Minutes after walking down the gangplank of Australian warship HMAS Toowoomba with his crewmates, Able Seaman Josh Nevermann worked his way through the cheering crowds lining the water’s edge and went down on one knee.
On the dock of HMAS Stirling naval base on Garden Island, the 24-year-old proposed to his girlfriend Katelan Gilmore, 23.
After six months away at sea, the young sailor said he couldn’t wait another second to ask the woman he loved to marry him.
“It was hard to keep it secret,” he said with a grin.
“She said, ‘Yes’.”
Yesterday, the Toowoomba and its 191 crew returned to WA after completing a six-month mission aimed at countering terrorism and piracy in the troubled waters of the Middle East.
Sophie Hirschausen, 5, jumped up and down in excitement, her mother Shannon, 34, holding her other daughters Sammi, 3, and one-year-old Isabelle as she held back tears.
Moments later, her husband Petty Officer Phil Hirschausen swept all his girls up into his arms and held them close.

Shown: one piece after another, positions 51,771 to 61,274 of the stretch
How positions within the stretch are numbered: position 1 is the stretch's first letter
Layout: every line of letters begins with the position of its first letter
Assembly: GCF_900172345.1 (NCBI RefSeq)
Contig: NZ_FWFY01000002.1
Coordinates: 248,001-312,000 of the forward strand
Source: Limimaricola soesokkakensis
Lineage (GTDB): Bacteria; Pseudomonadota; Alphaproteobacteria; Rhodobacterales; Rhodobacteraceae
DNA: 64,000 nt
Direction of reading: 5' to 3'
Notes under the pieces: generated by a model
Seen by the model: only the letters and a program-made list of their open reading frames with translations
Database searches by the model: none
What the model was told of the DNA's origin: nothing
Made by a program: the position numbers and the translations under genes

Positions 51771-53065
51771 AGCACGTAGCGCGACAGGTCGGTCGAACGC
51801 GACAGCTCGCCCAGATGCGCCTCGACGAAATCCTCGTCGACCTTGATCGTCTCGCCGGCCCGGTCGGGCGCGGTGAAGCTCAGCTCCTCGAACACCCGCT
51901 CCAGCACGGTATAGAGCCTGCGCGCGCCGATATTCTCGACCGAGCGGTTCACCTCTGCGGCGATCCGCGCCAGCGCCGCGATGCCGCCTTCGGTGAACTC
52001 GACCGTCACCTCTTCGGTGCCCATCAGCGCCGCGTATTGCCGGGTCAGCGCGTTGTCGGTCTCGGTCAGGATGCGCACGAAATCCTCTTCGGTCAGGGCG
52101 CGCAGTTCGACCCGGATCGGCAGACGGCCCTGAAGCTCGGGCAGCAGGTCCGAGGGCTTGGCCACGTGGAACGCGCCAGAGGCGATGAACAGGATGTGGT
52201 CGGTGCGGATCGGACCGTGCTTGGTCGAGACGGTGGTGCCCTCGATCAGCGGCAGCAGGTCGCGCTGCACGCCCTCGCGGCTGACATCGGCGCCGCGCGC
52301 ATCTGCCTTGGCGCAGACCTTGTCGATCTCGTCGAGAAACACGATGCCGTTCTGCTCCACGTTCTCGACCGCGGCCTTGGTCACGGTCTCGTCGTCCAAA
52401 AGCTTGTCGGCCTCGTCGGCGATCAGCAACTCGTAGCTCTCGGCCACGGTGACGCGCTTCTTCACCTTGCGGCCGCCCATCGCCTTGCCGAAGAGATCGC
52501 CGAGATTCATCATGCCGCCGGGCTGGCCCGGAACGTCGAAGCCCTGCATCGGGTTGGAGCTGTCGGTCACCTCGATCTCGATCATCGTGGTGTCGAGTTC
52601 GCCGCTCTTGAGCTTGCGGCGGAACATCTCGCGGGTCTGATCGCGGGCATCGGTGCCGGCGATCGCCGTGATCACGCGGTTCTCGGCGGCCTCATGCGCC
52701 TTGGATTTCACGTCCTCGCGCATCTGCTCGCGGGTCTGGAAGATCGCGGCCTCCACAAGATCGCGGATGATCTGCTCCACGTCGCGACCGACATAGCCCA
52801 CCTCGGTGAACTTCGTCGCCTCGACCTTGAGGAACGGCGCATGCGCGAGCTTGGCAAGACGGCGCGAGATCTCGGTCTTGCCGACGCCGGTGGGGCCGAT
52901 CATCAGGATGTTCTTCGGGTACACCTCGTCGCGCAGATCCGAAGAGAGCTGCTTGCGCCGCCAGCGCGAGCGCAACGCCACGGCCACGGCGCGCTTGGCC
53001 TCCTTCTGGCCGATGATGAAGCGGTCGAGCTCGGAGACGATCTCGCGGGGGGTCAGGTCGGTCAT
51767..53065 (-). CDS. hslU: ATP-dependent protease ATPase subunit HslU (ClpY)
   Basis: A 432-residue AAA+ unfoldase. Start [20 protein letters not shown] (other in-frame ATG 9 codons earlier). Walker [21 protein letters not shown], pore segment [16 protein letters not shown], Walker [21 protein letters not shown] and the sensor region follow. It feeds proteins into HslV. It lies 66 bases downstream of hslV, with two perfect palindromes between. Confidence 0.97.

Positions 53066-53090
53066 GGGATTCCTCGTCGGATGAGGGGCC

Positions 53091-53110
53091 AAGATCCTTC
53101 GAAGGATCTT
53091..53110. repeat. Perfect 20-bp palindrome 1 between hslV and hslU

During his time away, he had missed Isabelle’s first steps.
“Somebody’s got to do it, though,” he said of the mission.
The Toowoomba is the 31st Australian warship to deploy to the Middle East since the first Gulf War and is part of the multinational taskforce set up to ensure maritime security in the busy shipping lanes.
In March, the ship took part in an operation that dealt a blow to the illicit drugs trade between Afghanistan and East Africa that is believed to fund militants, seizing 500kg of heroin from a ship off Tanzania.
When the Toowoomba’s captain, Cdr Brendon Zilko, sauntered down the gangplank his mother Margaret Zilko, 73, was waiting to give him a kiss. Like all the crew, Cdr Zilko, 42, knows wearing a uniform and serving his country demands personal sacrifice. A few days after he sailed in December, his father Terry Zilko, 74, died.
“It’s difficult when you know you can’t get home because you have a mission to do,” Cdr Zilko said.
“Australia’s a great place. You’ve got to fight for its freedoms and way of life.”